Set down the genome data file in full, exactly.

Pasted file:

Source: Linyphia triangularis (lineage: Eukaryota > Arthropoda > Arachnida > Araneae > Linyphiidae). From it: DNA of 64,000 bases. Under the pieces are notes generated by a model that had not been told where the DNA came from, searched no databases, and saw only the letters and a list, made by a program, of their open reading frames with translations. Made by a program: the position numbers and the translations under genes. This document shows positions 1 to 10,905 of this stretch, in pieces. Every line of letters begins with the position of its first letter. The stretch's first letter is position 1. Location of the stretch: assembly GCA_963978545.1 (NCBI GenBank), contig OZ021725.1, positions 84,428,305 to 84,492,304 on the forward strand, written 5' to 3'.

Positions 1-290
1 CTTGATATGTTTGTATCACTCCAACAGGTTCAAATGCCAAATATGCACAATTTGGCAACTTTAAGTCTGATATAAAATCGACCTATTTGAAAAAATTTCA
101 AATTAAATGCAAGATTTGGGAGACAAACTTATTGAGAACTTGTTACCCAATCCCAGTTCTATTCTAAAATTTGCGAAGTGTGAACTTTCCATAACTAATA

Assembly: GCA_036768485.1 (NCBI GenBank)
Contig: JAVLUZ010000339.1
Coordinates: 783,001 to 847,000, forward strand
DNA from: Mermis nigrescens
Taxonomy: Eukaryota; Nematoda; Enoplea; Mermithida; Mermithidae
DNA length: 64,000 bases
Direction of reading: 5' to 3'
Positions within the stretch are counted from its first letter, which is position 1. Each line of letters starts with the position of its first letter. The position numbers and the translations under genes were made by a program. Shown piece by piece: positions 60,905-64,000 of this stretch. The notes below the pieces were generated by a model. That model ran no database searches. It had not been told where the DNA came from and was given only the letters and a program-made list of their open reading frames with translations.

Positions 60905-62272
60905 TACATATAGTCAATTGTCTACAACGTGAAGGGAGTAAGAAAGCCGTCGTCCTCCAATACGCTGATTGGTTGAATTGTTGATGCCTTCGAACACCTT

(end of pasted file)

Source: Linyphia triangularis (lineage: Eukaryota > Arthropoda > Arachnida > Araneae > Linyphiidae). From it: DNA of 64,000 bases. Under the pieces are notes generated by a model that had not been told where the DNA came from, searched no databases, and saw only the letters and a list, made by a program, of their open reading frames with translations. Made by a program: the position numbers and the translations under genes. This document shows positions 1 to 10,905 of this stretch, in pieces. Every line of letters begins with the position of its first letter. The stretch's first letter is position 1. Location of the stretch: assembly GCA_963978545.1 (NCBI GenBank), contig OZ021725.1, positions 84,428,305 to 84,492,304 on the forward strand, written 5' to 3'.

Positions 1-290
1 CTTGATATGTTTGTATCACTCCAACAGGTTCAAATGCCAAATATGCACAATTTGGCAACTTTAAGTCTGATATAAAATCGACCTATTTGAAAAAATTTCA
101 AATTAAATGCAAGATTTGGGAGACAAACTTATTGAGAACTTGTTACCCAATCCCAGTTCTATTCTAAAATTTGCGAAGTGTGAACTTTCCATAACTAATA

Assembly: GCA_036768485.1 (NCBI GenBank)
Contig: JAVLUZ010000339.1
Coordinates: 783,001 to 847,000, forward strand
DNA from: Mermis nigrescens
Taxonomy: Eukaryota; Nematoda; Enoplea; Mermithida; Mermithidae
DNA length: 64,000 bases
Direction of reading: 5' to 3'
Positions within the stretch are counted from its first letter, which is position 1. Each line of letters starts with the position of its first letter. The position numbers and the translations under genes were made by a program. Shown piece by piece: positions 60,905-64,000 of this stretch. The notes below the pieces were generated by a model. That model ran no database searches. It had not been told where the DNA came from and was given only the letters and a program-made list of their open reading frames with translations.

Positions 60905-62272
60905 TACATATAGTCAATTGTCTACAACGTGAAGGGAGTAAGAAAGCCGTCGTCCTCCAATACGCTGATTGGTTGAATTGTTGATGCCTTCGAACACCTT